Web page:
Speech therapists help your child learn and master language skills, but that's far from all that they do. Depending on your child's development and needs, there are many issues that speech therapy can help address.
Speech Development Delays
If your child has a true speech development delay, then speech therapy certainly is appropriate. A speech therapist has the professional expertise necessary to identify the precise speech issue that your child is struggling with, and the therapist will know how to best address that issue.
Sometimes a child's speech development is delayed not because of a speech issue but because of a hearing problem.
When children don't hear properly, they simply don't take in as many words and don't have the same amount of data to process their own speech after. Simply hearing issues, like excess water in the ears, and severe problems, such as deafness, can both cause speech delays.
In this type of situation, a speech therapist won't treat the underlying hearing issue. A medical professional is needed to fully assess your child's hearing abilities and determine an appropriate course of treatment for any problems with the ears, eardrums, or sound processing.
A speech therapist can, however, address the symptom of delayed speech development. They can work with your child to speed up their speech development both as the hearing issue is treated and afterward, until your child reaches a normal level of speech development.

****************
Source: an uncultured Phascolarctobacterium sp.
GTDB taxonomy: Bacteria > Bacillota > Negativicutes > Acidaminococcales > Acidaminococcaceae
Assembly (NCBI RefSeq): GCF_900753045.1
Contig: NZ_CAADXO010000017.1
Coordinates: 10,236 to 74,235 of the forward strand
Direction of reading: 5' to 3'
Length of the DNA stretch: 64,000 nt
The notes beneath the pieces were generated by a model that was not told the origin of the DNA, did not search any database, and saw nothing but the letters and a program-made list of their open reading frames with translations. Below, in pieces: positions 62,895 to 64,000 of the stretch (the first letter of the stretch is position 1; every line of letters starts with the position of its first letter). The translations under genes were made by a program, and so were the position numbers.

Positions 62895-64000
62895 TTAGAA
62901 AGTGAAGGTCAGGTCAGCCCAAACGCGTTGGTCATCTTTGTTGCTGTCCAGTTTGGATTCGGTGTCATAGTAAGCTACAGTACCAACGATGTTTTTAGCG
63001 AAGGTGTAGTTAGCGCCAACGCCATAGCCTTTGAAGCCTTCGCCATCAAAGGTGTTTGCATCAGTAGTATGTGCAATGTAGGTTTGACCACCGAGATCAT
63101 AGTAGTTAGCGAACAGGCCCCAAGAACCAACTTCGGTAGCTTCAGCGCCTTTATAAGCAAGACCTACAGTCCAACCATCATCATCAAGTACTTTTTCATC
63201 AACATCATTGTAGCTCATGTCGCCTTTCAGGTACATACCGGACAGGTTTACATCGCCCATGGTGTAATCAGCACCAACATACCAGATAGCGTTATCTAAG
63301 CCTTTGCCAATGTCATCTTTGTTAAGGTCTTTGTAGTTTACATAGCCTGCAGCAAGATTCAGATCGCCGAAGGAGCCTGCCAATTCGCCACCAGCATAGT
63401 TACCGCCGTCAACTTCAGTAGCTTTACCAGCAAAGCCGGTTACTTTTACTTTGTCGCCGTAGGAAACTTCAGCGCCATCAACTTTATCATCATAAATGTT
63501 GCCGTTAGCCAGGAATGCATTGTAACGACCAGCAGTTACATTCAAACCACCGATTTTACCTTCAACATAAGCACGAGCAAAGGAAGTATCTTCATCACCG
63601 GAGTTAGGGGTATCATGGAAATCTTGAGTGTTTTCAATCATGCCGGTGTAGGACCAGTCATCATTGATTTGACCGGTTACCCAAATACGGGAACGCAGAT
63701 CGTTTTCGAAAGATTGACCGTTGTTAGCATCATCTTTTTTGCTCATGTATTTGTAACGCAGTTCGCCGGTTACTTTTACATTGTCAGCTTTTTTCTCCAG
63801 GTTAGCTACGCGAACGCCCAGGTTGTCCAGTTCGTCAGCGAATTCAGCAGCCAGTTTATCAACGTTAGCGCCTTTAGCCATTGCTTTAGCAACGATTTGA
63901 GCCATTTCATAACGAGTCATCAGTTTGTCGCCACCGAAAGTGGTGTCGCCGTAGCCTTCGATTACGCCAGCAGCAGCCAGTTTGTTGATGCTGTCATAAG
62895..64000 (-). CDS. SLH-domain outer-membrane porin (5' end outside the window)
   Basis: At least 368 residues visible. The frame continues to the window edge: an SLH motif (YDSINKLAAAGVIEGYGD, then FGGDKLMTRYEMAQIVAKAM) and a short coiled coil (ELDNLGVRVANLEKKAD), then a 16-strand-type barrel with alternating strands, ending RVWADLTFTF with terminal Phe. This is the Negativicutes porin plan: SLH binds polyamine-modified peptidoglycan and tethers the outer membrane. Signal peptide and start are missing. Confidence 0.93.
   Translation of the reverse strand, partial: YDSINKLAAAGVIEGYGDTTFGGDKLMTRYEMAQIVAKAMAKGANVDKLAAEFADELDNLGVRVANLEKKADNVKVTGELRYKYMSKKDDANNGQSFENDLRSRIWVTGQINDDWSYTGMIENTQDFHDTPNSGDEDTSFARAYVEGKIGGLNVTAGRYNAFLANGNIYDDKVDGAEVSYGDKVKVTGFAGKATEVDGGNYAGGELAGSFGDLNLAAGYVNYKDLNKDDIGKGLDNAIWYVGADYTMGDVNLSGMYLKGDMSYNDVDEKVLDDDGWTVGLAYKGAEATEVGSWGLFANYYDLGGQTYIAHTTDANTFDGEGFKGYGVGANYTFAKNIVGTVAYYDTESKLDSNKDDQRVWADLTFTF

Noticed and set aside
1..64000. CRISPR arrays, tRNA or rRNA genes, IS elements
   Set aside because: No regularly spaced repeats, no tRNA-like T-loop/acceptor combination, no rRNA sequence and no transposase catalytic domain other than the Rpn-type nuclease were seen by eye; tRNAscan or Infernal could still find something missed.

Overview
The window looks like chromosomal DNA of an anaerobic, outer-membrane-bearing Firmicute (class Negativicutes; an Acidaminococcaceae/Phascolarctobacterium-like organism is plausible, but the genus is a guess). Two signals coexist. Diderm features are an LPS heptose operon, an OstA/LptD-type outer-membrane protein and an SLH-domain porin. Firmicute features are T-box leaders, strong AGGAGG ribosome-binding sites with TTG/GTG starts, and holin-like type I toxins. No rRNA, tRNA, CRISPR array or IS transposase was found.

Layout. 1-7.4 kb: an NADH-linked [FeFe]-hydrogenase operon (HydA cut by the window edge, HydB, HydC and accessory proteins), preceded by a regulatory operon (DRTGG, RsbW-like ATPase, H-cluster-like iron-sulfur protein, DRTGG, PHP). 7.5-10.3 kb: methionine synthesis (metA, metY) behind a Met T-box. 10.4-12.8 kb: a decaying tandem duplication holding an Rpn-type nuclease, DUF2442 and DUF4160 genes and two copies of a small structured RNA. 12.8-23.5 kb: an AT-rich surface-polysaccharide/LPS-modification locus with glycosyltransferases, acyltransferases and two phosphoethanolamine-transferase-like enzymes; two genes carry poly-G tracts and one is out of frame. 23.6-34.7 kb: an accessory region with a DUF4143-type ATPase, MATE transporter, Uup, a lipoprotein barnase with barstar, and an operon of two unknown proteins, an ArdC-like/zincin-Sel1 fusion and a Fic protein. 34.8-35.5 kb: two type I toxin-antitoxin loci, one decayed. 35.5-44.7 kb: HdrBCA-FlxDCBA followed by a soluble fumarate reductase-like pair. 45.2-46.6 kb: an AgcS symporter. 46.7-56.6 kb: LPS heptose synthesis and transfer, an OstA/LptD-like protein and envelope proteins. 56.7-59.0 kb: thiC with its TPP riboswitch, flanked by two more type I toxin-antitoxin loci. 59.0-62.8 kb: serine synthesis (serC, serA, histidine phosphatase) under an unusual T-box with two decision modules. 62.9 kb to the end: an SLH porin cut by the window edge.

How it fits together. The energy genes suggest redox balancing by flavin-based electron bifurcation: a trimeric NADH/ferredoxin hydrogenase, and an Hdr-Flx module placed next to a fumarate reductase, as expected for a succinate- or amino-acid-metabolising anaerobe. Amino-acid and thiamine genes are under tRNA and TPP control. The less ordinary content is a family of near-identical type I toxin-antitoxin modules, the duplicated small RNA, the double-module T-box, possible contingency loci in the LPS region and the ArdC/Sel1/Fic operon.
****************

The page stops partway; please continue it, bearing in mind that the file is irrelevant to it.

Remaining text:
Eating and Drinking Issues
If your child has significant eating and drinking issues, speech therapy might be used as a complement to other treatments. Speech therapy won't fix any picky eating issues or food sensitivities, but it can help address physical limitations that are cause problems with the intake of foods and drinks.
The oral muscles that a speech therapist studies and helps patients with are used for both speech and swallowing. Along with exercises to improve speech itself, a therapist will also know what exercises can increase the strength and improve the coordination of muscles that are needed for swallowing.
Cleft Lips and Palates
A cleft lip or palate must be surgically repaired before your child will have a full recovery from the condition. In most cases, however, this condition will cause speech delays because the mouth's structure is abnormal. A speech therapist can help overcome these delays and bring your child up to a normal speech development level for their age.Share